Live C-SPAN Coverage vs. Pass Now, Explain Later
Among the broken promises President Obama promises to fix tonight is the one about televising health care negotiations on C-SPAN, which he made at least eight times. In an interview with ABC's Diane Sawyer on Monday, Obama laughed when she asked him, "Going forward, should all the [health care] conversations, all the meetings be on C-SPAN?" Then he said this:
You know, I think your question points to a legitimate mistake that I made during the course of the year, and that is that we had to make so many decisions quickly in a very difficult set of circumstances that after a while, we started worrying more about getting the policy right than getting the process right. But I had campaigned on process. Part of what I had campaigned on was changing how Washington works, opening up transparency, and …I think the health care debate as it unfolded legitimately raised concerns not just among my opponents but also amongst supporters that we just don't know what's going on. And it's an ugly process and it looks like there are a bunch of back room deals.
Now I think it's my responsibility, and I'll be speaking to this at the State of the Union, to own up to the fact that the process didn't run the way I ideally would like it to and that we have to move forward in a way that recaptures that sense of opening things up more.
This is pretty candid acknowledgment that he didn't deliver on his promise, but I'm not sure what choice Obama had. Pretend that the negotiations really were televised, but everyone somehow missed them? Also, note how he tries to partially redeem himself by saying he forgot about transparency because he was so focused on "getting the policy right." Well, surely we can forgive him for not calling C-SPAN to arrange coverage when he was so hard at work "Standing Up to the Special Interests on Behalf of the American People." Except that we don't really know he was standing up to them if we don't know what happened behind the scenes, and the support of special interests such as insurance companies, hospital chains, and pharmaceutical manufacturers for his plan suggests he was, at best, crouching.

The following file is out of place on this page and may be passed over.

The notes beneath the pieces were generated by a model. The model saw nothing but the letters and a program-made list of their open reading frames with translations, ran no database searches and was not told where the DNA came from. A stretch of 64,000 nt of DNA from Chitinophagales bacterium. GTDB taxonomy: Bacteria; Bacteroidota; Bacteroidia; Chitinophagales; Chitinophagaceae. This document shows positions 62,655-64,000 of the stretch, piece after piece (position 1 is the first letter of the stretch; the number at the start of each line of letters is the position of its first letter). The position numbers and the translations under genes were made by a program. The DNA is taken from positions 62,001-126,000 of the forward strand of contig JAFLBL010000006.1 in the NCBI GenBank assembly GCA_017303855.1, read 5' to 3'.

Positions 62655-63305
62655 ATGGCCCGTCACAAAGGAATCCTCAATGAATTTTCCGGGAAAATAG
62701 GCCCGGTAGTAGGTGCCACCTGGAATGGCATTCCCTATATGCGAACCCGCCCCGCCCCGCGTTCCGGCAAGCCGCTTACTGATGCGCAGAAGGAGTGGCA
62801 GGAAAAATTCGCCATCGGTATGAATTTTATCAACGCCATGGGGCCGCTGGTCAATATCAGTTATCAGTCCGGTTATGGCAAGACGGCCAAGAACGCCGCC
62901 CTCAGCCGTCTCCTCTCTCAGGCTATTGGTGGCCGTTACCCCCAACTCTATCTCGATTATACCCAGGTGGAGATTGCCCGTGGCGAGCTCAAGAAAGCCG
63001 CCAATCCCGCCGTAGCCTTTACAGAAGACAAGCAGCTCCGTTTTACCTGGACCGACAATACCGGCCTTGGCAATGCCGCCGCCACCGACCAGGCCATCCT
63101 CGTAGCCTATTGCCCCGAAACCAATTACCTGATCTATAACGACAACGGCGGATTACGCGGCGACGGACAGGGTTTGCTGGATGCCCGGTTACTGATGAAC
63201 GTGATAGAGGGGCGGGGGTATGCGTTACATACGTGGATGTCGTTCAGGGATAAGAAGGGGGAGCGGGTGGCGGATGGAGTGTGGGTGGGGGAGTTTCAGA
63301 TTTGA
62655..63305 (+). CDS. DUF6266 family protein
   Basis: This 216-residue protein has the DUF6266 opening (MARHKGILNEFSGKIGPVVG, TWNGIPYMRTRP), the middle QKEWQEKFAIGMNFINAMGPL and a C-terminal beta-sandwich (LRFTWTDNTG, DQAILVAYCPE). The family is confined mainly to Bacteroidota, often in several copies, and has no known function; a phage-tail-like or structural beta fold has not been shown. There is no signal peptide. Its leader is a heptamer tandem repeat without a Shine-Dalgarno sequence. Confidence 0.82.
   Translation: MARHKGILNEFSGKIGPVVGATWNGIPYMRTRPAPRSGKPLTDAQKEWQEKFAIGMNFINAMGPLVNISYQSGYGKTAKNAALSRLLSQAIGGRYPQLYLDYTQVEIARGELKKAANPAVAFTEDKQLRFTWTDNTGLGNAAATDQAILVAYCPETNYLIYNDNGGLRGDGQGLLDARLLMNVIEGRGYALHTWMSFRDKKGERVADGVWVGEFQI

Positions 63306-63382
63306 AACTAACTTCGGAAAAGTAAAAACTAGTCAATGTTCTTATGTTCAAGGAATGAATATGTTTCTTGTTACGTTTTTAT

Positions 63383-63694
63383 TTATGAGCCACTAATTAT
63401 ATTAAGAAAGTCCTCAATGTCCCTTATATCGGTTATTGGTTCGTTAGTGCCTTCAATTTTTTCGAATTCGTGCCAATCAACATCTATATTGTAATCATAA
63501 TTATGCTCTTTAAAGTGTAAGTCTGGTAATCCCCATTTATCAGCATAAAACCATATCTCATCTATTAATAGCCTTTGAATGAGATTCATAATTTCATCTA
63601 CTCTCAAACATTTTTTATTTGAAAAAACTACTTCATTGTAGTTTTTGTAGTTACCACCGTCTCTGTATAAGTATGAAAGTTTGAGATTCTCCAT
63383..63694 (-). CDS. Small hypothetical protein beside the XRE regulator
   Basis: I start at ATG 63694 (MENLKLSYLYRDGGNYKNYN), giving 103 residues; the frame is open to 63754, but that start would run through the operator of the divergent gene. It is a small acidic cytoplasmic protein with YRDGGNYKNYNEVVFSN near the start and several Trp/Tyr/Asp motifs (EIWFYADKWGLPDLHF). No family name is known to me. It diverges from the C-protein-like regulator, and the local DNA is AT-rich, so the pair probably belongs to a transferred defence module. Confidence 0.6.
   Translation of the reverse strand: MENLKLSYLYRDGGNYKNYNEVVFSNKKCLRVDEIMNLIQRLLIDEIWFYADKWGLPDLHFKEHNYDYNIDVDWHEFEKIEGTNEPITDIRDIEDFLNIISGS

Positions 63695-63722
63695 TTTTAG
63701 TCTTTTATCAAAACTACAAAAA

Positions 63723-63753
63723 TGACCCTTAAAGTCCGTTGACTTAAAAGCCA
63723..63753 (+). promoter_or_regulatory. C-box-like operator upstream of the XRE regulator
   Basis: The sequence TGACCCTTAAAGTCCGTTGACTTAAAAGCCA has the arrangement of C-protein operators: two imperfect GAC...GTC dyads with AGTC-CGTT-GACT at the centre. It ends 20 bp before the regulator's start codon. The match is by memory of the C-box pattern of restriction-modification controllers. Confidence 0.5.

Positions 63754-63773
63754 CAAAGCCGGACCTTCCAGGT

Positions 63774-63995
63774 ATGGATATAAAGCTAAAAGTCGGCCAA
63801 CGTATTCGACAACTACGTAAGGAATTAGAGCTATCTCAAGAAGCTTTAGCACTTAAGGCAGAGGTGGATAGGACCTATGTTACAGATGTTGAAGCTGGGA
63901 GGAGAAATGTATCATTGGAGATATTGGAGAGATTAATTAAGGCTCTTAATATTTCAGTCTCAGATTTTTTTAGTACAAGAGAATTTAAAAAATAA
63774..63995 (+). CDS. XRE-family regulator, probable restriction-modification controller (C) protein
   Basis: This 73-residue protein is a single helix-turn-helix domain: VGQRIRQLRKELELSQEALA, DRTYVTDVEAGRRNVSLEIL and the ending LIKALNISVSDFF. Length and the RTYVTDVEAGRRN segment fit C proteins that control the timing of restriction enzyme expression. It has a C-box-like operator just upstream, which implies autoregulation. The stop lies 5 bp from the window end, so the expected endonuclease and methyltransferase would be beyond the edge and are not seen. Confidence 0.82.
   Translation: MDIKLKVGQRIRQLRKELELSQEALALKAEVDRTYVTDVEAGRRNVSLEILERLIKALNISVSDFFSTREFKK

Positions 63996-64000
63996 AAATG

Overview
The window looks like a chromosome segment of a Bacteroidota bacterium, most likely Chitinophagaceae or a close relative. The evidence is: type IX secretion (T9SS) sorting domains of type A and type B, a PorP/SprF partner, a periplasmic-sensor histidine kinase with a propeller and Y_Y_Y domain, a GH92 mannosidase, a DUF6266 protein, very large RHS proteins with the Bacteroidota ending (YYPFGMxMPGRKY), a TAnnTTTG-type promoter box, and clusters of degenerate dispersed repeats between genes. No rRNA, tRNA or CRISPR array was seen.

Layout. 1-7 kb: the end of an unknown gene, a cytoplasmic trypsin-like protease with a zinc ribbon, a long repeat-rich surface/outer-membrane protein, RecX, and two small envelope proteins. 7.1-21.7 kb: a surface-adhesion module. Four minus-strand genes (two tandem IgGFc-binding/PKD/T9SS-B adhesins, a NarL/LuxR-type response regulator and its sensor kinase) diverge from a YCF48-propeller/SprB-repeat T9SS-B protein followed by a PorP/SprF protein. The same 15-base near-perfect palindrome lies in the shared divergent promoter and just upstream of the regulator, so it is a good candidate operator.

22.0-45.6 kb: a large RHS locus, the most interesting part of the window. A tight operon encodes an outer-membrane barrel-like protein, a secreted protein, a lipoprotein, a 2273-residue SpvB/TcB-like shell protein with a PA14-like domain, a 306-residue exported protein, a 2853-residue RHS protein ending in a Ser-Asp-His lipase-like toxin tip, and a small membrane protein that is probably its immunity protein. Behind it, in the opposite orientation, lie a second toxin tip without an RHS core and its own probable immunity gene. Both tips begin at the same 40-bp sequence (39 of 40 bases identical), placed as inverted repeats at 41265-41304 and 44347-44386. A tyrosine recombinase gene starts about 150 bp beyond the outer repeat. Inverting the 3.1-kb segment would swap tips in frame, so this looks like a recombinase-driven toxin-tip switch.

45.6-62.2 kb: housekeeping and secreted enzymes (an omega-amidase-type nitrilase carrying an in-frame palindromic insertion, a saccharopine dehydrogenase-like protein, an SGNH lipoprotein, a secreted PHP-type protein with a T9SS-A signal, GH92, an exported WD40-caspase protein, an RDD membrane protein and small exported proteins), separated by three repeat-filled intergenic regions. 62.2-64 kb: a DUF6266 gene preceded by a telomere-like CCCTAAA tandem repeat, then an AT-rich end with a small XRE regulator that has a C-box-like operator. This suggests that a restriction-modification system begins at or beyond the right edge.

When Sawyer asked Obama about "these deals with Nebraska, with Florida," he sought to deflect responsibility a bit more:
I didn't make a bunch of deals. There is a legislative process that is taking place in Congress, and I am happy to own up to the fact that I have not changed Congress and how it operates the way I would have liked.
In other words, he ran on an unrealistic promise to "change the way business is done in Washington," a promise that would have required him to control the way members of Congress behave. Who actually expected him to do that? (As Tman notes in the comments, at the end of last month C-SPAN CEO Brian Lamb asked to cover the negotiations aimed at resolving differences between the House and Senate health care bills; House Speaker Nancy Pelosi and Senate Majority Leader Harry Reid, apparently feeling unbound by Obama's promise, turned Lamb down.)
The point is not that we all missed out on the scintillating C-SPAN coverage of unions demanding an exemption from the proposed excise tax on "Cadillac" health benefits, of Ben Nelson demanding Medicaid concessions for Nebraska, or of Bart Stupak demanding a ban on abortion funding. Those particular compromises were covered by the press anyway (partly because the people issuing the demands felt fully justified and bragged about their victories). The real questions have to do with the deals that aren't publicized, because they're buried in the arcane language of 2,000-page bills that even the people voting for them can't be bothered to read, or because they're added at the last minute by a conference committee. Although Obama promised to shine a light on that sort of thing, the true attitude of his administration is reflected in presidential adviser David Axelrod's recent comment that "people will never know what's in that bill until we pass it"—i.e., first we have to get this thing passed, the sooner the better; then we can show the American people why it's good for them.